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For the last two years, the students dreamt of going back to campus between lazy metro hues, canteen chilli potatoes and piquant smelling classrooms. These two years have been a labyrinth of indeterminate grief, isolation and a repetitive lifestyle.
The pre-COVID era filled with normalcy has been missed but through time, we got adjustable with the changes; the reopening of my university was a distant vision.
I was in my first year when the pandemic started. Everyone says our batch is at least lucky to receive a farewell this time. But I stare in xeroxed silence, can we say goodbye to our university life which has not been lived and imbibed? Returning to university again makes me wonder if I have lost two years of my life.
I remember packing my bags and leaving for my home state on March 14, 2020. Two years down the lane, I am back after a long pause. I feel like I am stuck in an elevator on the fourteenth floor in a skyscraper. The world has moved on, they have utilised their time while I lived in a loop of indecisiveness of will.
Last week, I went to a bookshop in Kamala Nagar, Delhi. Before the pandemic, at the start of the semester, we used to come here to buy books. I was centred around students buying entrance manuals, bargaining for a copy of the Iliad or conversing in hushed voices, how the next shop gave more discount.
The shop-owner said to me, “The books I sent you during lockdown you have read right? Paisa vasool hogaya ” Sudden flashbacks came in the mind of the nights I lived in torpor sharing hospital contacts, being afraid of my parent’s health or staring blankly at the blanched poster of Moriarty in my dust baked room. I had a room, many didn’t, I read somewhat-others couldn’t.
And no bureaucratic academic and legal institutions will see at the end what you have been through, what you have become. Being productive and being happy are two different things. Both of which were difficult to be tamed in that feeble mind of ours.
In two months, I will graduate. I still feel I am the naive kid who went to the seniors class on the first day of college. Looking at the juniors, I desperately wish to be at their age. I think over and over again what could I have done if I was on campus one year ago. Regrets and resilience fight with each other. Could I have been different? I isolated myself from social events and became a homebody thinking the digital life will continue forever.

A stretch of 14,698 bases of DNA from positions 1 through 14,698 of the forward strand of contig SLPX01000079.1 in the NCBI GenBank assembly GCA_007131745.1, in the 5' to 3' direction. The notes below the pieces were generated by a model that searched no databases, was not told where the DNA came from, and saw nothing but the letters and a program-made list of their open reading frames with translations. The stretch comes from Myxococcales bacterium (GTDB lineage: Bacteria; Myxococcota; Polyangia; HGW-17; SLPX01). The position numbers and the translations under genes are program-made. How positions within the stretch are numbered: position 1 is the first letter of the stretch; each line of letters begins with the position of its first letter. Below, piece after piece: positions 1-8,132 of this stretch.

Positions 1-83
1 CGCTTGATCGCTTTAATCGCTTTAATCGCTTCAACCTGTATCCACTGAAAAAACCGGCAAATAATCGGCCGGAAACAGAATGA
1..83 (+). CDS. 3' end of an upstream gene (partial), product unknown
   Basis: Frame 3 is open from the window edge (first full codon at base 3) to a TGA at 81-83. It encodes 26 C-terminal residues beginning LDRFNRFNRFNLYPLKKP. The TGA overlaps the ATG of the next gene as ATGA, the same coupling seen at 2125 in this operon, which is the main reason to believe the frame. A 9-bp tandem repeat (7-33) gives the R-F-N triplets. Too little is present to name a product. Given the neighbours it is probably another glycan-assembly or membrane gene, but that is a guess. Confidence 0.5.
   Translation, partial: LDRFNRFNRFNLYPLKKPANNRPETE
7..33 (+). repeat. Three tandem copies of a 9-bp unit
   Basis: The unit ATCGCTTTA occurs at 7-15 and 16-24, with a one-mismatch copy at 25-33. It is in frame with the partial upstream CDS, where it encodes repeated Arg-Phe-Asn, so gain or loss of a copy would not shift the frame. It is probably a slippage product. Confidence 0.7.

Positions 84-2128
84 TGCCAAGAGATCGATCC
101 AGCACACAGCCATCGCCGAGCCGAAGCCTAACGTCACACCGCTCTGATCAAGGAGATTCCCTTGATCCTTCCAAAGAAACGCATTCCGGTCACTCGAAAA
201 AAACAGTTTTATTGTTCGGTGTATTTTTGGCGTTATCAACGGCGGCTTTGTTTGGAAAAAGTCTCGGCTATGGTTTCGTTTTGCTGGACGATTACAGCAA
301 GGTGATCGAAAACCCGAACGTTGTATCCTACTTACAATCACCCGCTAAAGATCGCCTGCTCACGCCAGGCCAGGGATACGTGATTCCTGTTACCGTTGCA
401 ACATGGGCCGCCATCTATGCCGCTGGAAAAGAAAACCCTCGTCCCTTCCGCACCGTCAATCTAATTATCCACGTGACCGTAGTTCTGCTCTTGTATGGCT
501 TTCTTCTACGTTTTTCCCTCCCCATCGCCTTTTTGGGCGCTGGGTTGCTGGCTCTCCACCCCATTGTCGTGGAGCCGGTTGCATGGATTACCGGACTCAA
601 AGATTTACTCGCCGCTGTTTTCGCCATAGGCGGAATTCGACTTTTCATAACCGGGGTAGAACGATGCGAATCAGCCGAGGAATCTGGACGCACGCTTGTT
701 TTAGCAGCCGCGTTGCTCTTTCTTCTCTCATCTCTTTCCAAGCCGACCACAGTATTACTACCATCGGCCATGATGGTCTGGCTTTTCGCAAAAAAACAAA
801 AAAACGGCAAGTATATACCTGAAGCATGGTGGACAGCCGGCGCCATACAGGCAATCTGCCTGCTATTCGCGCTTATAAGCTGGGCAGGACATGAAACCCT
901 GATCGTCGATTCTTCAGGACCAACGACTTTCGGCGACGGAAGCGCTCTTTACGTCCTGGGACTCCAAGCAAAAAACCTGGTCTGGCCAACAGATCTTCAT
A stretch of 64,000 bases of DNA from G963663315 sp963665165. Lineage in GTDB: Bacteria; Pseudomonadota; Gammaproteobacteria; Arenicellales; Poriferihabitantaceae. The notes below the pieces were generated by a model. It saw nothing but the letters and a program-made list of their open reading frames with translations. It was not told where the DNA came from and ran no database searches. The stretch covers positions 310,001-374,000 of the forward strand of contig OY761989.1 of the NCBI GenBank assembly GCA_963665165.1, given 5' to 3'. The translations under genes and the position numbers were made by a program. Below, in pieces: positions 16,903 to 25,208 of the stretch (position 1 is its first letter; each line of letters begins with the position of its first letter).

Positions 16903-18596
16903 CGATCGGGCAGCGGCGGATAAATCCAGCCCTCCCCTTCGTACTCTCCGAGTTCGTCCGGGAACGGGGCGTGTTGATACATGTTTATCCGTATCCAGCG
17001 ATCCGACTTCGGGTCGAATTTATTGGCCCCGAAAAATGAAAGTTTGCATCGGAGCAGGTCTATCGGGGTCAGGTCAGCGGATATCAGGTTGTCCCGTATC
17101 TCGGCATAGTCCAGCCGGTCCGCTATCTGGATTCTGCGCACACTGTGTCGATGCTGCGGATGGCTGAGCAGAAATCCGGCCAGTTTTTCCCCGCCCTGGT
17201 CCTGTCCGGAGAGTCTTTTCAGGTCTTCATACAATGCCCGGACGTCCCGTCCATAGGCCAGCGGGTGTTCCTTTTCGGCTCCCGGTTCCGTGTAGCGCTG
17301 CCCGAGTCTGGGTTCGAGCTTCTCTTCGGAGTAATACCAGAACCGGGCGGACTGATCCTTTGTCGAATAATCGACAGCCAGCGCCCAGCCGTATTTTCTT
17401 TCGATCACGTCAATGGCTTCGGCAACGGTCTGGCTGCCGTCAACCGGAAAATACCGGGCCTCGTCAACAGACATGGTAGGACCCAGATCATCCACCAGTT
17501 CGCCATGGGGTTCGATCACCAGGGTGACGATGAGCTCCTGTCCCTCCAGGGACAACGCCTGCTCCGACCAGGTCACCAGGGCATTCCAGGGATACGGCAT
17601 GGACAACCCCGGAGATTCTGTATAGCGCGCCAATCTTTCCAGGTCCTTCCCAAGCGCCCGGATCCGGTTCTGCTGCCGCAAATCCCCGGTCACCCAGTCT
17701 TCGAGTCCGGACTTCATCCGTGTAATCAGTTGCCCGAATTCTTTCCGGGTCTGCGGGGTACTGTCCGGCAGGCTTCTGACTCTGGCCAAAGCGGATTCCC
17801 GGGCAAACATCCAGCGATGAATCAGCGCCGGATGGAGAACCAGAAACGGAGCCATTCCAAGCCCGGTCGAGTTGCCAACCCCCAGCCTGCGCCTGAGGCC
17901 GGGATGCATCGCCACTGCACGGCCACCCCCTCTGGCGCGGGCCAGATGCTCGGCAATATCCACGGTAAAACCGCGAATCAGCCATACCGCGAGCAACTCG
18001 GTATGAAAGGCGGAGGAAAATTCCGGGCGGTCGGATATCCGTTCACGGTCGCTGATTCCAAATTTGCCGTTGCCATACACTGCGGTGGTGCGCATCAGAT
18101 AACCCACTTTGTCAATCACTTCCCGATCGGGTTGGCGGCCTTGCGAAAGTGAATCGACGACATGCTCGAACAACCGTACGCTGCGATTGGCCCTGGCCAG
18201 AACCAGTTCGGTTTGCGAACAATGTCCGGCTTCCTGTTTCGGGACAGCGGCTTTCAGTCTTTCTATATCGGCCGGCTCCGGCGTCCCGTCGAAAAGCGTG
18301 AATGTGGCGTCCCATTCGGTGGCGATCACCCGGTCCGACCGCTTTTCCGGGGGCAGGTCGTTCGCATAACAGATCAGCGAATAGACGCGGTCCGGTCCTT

Now that I look back, I have lost the years of youth. It feels good to be young again, but the prospect of the future eludes me. I came in my first year with rigid ambitions, which have passed by-lanes of billboard posters and empty billiard board rooms. An externalised pressure works to figure out the future.
I am grateful to be back again. I sat on the oak bench of the classroom to listen to lectures on partition and discuss theologies. The essence of normalcy makes me believe I could do more. From the drumbeats and perfect monologues by drama society members to the chilly potato of the canteen which became less tasty, life goes on. I wish I could have stayed a little longer. The days are passing by in the split of a second, maybe that’s how the trajectory of time works.
I hope I can come out of my homebody lifestyle. Times have been tough and it might take a little longer to adapt to the changes within the self and others. But please do try to converse, see the sunset by old Dilli or play with colours. The bygone days of our youth are the most cherishable, we don’t know where life will lead us, all we have as is now in this frightening second.
I might sound like a dishevelled grandma tired from work, but I mean it as the series Twenty five-twenty one’s Yi-jin, “It feels good to be young again”. May you find solace in whatever way you go.
Image Credits: Google Photos
Feature Image designed by Saudamini Seth
Source: Author’s own opinion
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This post is tagged under: University, college, reopening, Covid, anxiety, graduation, final year, productivity, youth, Twenty Five Twenty One, anxiety, COVID, pandemic, student life, DU, college life
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